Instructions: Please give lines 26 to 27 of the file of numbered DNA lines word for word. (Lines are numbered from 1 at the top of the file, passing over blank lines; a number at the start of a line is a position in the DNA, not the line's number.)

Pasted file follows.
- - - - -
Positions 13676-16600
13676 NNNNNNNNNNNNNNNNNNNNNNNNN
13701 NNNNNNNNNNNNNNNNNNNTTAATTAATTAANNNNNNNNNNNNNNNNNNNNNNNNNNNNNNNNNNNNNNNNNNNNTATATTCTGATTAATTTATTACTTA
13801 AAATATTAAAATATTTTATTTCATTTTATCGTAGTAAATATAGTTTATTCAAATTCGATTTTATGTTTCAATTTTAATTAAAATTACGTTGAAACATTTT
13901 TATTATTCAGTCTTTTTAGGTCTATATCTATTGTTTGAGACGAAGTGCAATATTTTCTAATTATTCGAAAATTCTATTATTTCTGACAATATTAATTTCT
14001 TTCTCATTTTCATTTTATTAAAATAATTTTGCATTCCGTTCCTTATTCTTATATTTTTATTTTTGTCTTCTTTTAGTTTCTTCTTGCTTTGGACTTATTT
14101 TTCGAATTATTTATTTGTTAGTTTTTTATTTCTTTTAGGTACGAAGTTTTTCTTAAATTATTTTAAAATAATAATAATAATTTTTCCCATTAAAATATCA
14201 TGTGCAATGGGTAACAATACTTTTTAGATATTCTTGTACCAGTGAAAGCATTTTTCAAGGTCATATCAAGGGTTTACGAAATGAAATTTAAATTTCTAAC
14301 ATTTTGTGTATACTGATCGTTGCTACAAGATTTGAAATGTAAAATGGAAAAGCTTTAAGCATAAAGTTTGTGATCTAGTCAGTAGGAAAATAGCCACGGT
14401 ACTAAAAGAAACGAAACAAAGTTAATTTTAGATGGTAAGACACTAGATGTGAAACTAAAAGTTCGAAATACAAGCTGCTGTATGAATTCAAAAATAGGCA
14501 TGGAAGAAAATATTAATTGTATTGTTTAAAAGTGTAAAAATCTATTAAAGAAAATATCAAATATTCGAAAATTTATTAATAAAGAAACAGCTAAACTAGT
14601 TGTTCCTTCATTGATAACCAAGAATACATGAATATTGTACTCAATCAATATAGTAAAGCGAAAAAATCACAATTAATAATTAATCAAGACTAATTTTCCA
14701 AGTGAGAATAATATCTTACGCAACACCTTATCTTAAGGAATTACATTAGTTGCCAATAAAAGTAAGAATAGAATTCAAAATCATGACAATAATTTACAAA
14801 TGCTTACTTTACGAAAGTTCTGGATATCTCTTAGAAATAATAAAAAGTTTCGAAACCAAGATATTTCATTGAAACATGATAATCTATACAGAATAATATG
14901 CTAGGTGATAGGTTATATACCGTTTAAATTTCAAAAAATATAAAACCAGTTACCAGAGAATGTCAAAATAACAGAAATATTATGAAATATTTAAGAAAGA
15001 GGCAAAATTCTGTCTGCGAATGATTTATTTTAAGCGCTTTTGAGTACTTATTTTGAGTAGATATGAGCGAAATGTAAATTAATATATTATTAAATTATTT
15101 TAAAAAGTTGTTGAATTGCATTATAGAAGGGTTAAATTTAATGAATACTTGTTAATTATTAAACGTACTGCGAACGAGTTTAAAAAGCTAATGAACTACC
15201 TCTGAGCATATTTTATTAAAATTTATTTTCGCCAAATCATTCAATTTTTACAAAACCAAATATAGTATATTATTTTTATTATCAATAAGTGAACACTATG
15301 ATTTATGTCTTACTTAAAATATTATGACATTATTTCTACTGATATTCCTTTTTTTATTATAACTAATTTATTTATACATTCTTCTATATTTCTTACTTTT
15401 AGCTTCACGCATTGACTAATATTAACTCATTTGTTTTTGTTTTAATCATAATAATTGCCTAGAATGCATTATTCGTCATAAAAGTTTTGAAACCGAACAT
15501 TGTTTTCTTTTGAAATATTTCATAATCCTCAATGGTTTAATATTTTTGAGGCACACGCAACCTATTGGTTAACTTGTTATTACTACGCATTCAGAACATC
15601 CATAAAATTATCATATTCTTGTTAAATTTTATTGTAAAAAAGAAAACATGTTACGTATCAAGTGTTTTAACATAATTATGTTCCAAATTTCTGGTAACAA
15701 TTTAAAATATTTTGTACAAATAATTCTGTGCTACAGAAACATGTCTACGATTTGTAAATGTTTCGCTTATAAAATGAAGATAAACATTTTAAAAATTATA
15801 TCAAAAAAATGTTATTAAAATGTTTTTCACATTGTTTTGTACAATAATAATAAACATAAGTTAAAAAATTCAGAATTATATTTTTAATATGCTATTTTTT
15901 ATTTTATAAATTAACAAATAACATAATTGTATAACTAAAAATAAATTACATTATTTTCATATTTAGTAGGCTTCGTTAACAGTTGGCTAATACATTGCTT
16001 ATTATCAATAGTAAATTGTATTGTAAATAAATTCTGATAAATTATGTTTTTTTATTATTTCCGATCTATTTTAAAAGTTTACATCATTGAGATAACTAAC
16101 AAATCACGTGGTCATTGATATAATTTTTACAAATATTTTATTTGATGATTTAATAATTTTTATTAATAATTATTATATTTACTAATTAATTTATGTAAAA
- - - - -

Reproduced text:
16001 ATTATCAATAGTAAATTGTATTGTAAATAAATTCTGATAAATTATGTTTTTTTATTATTTCCGATCTATTTTAAAAGTTTACATCATTGAGATAACTAAC
16101 AAATCACGTGGTCATTGATATAATTTTTACAAATATTTTATTTGATGATTTAATAATTTTTATTAATAATTATTATATTTACTAATTAATTTATGTAAAA